Intermittent Fasting devotees at risk of heart disease? No need to press the pause button

17 Apr 2024 06:00pm
Lunch time concept, clock in plate, knife and fork
Lunch time concept, clock in plate, knife and fork

Intermittent fasting (IF), which entails various meal timing schedules that cycle between voluntary fasting and non-fasting over a given period is nothing unfamiliar, especially to health advocates, athletes, and women aiming for weight loss.

It has been hyped over social media due to its health-promoting effects - effective weight loss, helps with fasting insulin levels and blood glucose levels as well as increasing muscle mass.

However, a recent study presented at the American Heart Association’s Epidemiology and Prevention│Lifestyle and Cardiometabolic Scientific Sessions 2024, revealed that people practising intermittent fasting are 91 per cent more likely to develop fatal cardiovascular disease.

The risk applies to those who followed the popular intermittent fasting 16:8 method, which is fasting for 16 hours and an eating window of 8 hours.

National Heart Institute (IJN) Cardiologist Dr David Yong said the link between eating habits and heart diseases is complex and there is no strong data to prove this since the full study hasn’t been released yet.

He shared that the study is considered preliminary until published in a peer-reviewed scientific journal.

From a medical perspective, he said the possibility of IF causing heart disease should take two factors into account - the diet regimes of those doing IF and the reason they do it.

Some of them practise it due to medical problems or health issues, meaning that they are at high risk of disease, to begin with.

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From the study, a health expert said that the research clearly shows that, compared with a typical eating time range of 12-16 hours per day, a shorter eating duration was not associated with living longer.

National Heart Institute (IJN) Cardiologist Dr David Yong
National Heart Institute (IJN) Cardiologist Dr David Yong

Dr David commented that with the data present now, such a conclusion cannot be reached because it is not enough to predict the life expectancy of those doing intermittent fasting.

He highlighted that what they eat is more crucial than the duration of their eating time.

“I think rather than the duration of time they eat, what matters is what they eat instead. For those doing intermittent fasting, what’s important is their food choices and also what they eat after the IF duration,” he told Sinar Daily.

Should we take a pause on intermittent fasting? It's not necessary, but Dr David advised to be cautious with our eating habits as well as the quality of food we consume take. He added that consulting with doctors before adopting any diets like IF is a smart move.

He also shared tips to avoid heart diseases which are educating yourself on what food is good for your health. Look before you eat, because lots of time we tend to eat first and think later.

Other than that, stop unhealthy habits like smoking and do more moderate-intensity exercise, which is good for your heart. Try 120 minutes of exercise a week - cycling, playing badminton, and swimming.

Lastly, he advised that for you to know your numbers. It would be good for you to be aware of your weight, blood pressure, sugar level as well as cholesterol level and from that, see what you can do to improve your health.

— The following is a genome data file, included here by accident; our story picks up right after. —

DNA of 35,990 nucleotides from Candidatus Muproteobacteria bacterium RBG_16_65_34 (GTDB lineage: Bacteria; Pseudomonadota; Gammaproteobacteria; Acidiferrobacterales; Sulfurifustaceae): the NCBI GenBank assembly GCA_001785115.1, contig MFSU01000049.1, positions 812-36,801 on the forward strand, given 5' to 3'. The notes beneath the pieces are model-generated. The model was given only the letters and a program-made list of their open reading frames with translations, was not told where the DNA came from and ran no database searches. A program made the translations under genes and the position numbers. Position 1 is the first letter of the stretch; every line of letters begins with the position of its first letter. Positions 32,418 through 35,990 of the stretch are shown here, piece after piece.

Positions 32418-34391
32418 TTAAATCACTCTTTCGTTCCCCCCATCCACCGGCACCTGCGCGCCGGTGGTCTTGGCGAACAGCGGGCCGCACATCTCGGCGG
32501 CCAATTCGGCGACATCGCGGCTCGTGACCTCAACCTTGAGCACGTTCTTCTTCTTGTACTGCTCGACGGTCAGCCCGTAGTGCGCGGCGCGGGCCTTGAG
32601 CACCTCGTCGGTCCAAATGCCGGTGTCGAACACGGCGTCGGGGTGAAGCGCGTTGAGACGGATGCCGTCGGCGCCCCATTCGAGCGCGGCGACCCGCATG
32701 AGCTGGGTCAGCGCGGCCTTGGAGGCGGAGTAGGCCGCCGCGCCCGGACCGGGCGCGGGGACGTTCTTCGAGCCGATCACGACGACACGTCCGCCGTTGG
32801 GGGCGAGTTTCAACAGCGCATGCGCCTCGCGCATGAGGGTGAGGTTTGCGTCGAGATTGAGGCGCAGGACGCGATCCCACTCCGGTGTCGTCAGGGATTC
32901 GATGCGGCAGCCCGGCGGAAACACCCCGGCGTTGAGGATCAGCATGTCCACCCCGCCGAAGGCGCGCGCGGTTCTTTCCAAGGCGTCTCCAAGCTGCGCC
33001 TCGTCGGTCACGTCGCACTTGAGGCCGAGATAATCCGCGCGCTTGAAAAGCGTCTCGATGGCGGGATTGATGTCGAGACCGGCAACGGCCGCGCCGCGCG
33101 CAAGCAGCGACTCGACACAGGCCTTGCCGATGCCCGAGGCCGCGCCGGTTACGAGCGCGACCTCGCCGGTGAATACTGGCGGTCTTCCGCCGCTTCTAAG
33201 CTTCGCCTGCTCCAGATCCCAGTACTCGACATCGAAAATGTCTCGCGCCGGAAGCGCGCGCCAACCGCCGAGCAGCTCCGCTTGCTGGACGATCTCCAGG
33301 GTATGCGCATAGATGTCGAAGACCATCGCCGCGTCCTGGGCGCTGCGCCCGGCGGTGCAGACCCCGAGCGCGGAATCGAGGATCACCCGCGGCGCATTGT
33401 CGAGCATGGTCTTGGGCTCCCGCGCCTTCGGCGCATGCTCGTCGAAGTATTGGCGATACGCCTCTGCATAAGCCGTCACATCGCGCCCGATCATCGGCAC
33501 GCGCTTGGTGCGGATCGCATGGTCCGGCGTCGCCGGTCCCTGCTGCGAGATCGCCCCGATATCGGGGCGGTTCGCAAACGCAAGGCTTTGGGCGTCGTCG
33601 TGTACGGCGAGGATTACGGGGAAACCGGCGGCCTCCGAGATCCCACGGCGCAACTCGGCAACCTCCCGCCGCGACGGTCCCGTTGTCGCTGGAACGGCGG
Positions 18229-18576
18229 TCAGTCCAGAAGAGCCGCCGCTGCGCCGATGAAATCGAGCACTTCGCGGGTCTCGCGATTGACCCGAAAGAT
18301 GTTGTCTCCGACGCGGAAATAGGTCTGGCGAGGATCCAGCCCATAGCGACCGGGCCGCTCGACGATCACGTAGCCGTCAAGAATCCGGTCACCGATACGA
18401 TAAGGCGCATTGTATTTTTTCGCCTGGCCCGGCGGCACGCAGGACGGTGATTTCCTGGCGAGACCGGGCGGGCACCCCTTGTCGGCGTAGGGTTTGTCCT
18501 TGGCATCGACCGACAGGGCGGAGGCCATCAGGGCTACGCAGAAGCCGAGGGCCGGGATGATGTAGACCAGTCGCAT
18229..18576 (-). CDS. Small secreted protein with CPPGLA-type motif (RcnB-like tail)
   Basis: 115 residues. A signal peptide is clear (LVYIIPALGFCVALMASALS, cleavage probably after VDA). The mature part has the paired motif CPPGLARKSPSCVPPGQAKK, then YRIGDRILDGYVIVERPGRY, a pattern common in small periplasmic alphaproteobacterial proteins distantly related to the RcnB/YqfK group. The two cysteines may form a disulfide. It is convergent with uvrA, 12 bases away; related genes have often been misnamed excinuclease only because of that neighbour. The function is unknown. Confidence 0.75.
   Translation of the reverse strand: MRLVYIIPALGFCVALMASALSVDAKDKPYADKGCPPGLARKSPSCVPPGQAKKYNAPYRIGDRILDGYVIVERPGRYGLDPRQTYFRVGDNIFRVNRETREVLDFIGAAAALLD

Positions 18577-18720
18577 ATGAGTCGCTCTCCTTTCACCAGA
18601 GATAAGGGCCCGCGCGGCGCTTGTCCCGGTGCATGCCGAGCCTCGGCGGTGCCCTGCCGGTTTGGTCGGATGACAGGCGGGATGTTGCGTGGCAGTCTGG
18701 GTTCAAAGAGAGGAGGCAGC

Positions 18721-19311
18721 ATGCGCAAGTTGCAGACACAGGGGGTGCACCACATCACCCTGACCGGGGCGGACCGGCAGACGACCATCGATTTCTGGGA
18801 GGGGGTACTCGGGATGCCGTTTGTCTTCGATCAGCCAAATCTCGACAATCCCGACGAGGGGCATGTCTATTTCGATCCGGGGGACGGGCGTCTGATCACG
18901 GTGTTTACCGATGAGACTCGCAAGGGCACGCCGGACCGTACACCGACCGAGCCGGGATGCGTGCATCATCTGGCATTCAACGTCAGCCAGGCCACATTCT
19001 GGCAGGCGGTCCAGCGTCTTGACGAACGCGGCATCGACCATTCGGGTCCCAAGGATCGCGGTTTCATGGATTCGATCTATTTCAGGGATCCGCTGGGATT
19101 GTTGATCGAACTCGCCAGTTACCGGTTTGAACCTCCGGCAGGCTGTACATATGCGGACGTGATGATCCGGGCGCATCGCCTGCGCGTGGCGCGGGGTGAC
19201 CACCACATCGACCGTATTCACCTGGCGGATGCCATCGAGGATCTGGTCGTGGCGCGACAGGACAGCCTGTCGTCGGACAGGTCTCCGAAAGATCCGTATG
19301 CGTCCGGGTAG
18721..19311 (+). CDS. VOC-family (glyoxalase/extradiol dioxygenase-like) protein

Dietetics and nutrition consultancy company Diet Ideas expert Mohd. Siddeq Azha Bin Azahari shed light on the concern by sharing that practising intermittent fasting with consideration to meal quality, weight status, sleep quality, and other lifestyle factors will prove to be just as similar to a normal eating pattern with the same qualities.

He encouraged those who wish to continue practicing IF to do so as the protocol itself bears little harm on its own - again, providing that other qualities are well preserved.

Addressing the risk of heart disease from the study, he said it is important to look into the details since the full study itself has yet to be released.

“A few notable aspects is that the study involves only a two-day dietary recall (typical food intake), which may not truly be telling of a person’s overall quality of food intake.

“Additionally, other confounding factors such as weight status, sleep quality, and more are not yet explicitly detailed to rule out the other possibilities that may lead to the risk of cardiovascular and heart disease. In short, causation and correlation play a big question here,” he said.

He further assured those who might need to pause their intermittent fasting that their weight loss journey can still be maintained. Still, take note of employing different adjustments as they introduce back a meal into their daily intake.

For Malaysians specifically, Siddeq recommended the typical three meals a day eating routine if there is a need for a substitute for intermittent fasting. This local culture, lifestyle, and upbringing will build a steady pace on their effort for a healthier diet.

Dietetics and nutrition consultancy company Diet Ideas expert Mohd. Siddeq Azha Bin Azahari
Dietetics and nutrition consultancy company Diet Ideas expert Mohd. Siddeq Azha Bin Azahari

With the Eid celebrations in full force, he shared that his favourite question to ask his clients practising IF is if they would rather forgo festivities involving a scrumptious breakfast or any of occasions that may affect their social and psychological health, to stick to the IF routine.

He said there is no wrong answer to that and whatever diet they decide to go to reach their nutritional health goals - whether it be intermittent fasting, keto, or plant-based diets, it all comes down to what is best for each individual.